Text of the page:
Space horror: five recent works


Space horror is one of my favourite subgenres of science fiction. Outer space, being so vast, cold and unknowable, is a rich setting for some really scary stories. Hollywood has exploited this idea for ages, producing such creepy films as Event HorizonPandorumSunshine, and of course the incredible Alien series — although we all know the latter is a mixed bag quality-wise. Count me in as one person, by the way, who actually enjoyed Prometheus as a horror film, even though it was ridiculous as a SF film. Anyway, I digress.

Sadly, there have not been too many space horror novels. Over on Goodreads I created the “Space horror” list which I’ve been adding to (as have others) for a few years, any time I hear about something space-horror-ish. While Goodreads’ lists are prone to spamming by self-published authors (who are the bane of Goodreads and of the writing industry in general), I think the list has evolved into a generally good survey of the space horror genre. But it’s not a huge list overall.

I haven’t read all of the books on the list — in fact I’ve barely read any. However, since finishing The Burning Dark by Adam Christopher I thought I’d do a little post reviewing five recent works in this subgenre. I write this in the hopes that someone out there might find it useful when they’re searching for a novel with the vibe of the great space horror movies I listed.

In rating each work, I used an overall score out of ten, as well as three specific ratings for different elements of the works. These are described below:

  • HORROR: The effectiveness of the book in generating terror, an oppressive atmosphere, horrific imagery, and general creepiness.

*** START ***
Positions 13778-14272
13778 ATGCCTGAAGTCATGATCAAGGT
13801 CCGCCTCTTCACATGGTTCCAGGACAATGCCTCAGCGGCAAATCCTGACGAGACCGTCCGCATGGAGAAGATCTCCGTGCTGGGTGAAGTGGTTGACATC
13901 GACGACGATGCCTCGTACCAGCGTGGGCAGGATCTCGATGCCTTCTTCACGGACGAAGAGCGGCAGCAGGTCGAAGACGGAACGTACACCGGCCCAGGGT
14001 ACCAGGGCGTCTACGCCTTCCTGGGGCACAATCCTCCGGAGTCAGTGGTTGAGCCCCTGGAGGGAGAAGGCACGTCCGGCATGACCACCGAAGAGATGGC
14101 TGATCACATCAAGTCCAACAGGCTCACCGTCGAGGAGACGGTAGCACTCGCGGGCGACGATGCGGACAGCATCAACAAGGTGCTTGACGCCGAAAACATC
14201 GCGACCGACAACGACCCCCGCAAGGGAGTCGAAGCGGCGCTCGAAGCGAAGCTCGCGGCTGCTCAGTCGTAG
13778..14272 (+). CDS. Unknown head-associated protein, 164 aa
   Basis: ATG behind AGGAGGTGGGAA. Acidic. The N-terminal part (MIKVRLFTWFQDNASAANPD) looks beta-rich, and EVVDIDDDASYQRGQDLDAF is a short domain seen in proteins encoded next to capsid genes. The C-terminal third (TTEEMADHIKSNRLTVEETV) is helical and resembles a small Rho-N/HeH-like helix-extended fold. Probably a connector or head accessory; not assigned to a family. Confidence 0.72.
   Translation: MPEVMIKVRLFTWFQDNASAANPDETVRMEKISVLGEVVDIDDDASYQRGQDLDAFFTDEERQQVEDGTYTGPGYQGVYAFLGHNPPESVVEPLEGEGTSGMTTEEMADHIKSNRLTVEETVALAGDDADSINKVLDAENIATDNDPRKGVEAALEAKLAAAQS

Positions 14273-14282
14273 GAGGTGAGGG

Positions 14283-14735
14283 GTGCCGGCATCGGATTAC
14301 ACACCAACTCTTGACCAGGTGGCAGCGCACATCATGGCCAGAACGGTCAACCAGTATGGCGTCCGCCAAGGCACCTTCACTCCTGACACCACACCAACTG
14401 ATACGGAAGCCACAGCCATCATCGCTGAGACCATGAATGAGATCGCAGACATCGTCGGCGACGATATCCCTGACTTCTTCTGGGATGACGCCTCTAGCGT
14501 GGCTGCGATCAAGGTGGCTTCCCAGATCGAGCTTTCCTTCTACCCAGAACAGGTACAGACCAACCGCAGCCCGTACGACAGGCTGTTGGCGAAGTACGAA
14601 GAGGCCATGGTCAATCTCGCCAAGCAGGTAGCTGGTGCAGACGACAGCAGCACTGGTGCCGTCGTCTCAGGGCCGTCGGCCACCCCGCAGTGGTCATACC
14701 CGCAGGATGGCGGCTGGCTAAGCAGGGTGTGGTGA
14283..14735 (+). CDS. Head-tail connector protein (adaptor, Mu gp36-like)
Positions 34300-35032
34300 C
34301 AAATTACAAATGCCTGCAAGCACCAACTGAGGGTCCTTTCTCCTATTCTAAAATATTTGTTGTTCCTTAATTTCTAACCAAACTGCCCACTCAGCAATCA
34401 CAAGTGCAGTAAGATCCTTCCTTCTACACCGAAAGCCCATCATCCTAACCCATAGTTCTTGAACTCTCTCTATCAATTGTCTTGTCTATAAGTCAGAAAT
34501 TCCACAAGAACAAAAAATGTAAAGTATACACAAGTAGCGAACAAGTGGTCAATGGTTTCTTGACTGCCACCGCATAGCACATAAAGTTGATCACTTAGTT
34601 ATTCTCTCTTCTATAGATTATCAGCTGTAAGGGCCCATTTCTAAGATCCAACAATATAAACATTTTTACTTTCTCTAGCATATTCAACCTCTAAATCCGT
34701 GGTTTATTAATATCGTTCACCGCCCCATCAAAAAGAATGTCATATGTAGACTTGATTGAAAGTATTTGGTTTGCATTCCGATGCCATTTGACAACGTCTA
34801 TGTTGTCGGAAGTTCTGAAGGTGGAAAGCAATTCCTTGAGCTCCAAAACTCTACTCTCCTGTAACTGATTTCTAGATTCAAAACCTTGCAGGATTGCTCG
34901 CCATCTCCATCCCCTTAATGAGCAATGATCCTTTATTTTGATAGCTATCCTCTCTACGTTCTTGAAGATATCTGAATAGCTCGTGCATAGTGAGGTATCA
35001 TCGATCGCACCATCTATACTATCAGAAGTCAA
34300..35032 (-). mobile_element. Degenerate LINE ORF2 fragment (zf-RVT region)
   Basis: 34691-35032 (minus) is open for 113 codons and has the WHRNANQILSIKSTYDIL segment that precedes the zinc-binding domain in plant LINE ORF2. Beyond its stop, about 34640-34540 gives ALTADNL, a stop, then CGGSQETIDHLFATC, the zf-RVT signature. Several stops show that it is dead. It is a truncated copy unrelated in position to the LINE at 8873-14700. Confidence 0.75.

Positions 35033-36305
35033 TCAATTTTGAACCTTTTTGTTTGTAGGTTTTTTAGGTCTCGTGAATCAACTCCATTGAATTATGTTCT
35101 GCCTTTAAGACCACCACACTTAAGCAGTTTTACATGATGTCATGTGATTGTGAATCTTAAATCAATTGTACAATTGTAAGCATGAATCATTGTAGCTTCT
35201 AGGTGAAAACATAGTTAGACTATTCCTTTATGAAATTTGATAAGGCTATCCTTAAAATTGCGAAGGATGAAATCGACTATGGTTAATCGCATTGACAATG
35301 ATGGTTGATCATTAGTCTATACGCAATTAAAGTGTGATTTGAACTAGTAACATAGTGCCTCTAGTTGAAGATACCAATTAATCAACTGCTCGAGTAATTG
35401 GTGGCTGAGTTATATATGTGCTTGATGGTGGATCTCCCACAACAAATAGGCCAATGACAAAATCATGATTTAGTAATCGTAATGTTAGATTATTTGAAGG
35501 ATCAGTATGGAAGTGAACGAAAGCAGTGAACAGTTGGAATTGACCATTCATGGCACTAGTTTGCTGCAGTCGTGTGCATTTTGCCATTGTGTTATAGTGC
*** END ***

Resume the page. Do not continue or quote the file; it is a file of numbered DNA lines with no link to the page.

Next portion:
• SCIENCE FICTION: How good the book is as a science-fiction story, including the quality of its plot, and getting the science right.
  • MYSTERY/SATISFACTION: Whether the book has a gripping mystery at its core, and the level of satisfaction left in the reader as to how that mystery is revealed/solved. Answers are good, but sometimes too many answers can diffuse the tension and fear.

So, here are the reviews!

* * * * *


sh_untoBy Richard Paul Russo, 2001

A generation ship, torn apart by politics, comes across an abandoned human colony with a horrible secret. Fleeing, they later encounter a spookily uninhabited alien ship in deep space, which may have the answers to what happened to the colony. The tedious political and religious machinations on board the generation ship really detract from the terrifying alien plot, in my opinion.

  • HORROR: Lots of dread and a few gruesome discoveries, but it never really reaches the chilling crescendo you hope for. 7/10
  • SCIENCE FICTION: Yet another generation ship story in the SF canon. It isn’t the hardest of SF, but it won’t insult your intelligence. There’s some scenes involving a gravity weapon which seems a bit questionable, though. Mostly, I just wish Russo had done more with the exploration and alien threat, rather than spending so much time on the infighting onboard the humans’ ship.  7/10
  • MYSTERY/SATISFACTION: Are you hoping for answers? You won’t get many. There’s a very open ending, leaving the book feeling two-thirds finished. 5/10


* * * * *


sh_blindBy Peter Watts, 2006